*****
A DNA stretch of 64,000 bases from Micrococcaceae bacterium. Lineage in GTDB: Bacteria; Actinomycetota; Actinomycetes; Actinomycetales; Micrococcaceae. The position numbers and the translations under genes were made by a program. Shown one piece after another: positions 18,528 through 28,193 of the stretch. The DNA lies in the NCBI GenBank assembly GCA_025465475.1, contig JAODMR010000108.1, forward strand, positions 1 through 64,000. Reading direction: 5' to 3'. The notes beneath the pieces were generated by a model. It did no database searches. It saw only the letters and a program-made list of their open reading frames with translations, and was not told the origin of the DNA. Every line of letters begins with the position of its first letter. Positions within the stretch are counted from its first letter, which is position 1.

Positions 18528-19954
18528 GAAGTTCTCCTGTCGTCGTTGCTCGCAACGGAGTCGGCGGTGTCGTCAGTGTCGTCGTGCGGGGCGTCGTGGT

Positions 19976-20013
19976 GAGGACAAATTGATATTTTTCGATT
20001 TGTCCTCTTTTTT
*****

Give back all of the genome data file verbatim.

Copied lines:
A DNA stretch of 64,000 bases from Micrococcaceae bacterium. Lineage in GTDB: Bacteria; Actinomycetota; Actinomycetes; Actinomycetales; Micrococcaceae. The position numbers and the translations under genes were made by a program. Shown one piece after another: positions 18,528 through 28,193 of the stretch. The DNA lies in the NCBI GenBank assembly GCA_025465475.1, contig JAODMR010000108.1, forward strand, positions 1 through 64,000. Reading direction: 5' to 3'. The notes beneath the pieces were generated by a model. It did no database searches. It saw only the letters and a program-made list of their open reading frames with translations, and was not told the origin of the DNA. Every line of letters begins with the position of its first letter. Positions within the stretch are counted from its first letter, which is position 1.

Positions 18528-19954
18528 GAAGTTCTCCTGTCGTCGTTGCTCGCAACGGAGTCGGCGGTGTCGTCAGTGTCGTCGTGCGGGGCGTCGTGGT

Positions 19976-20013
19976 GAGGACAAATTGATATTTTTCGATT
20001 TGTCCTCTTTTTT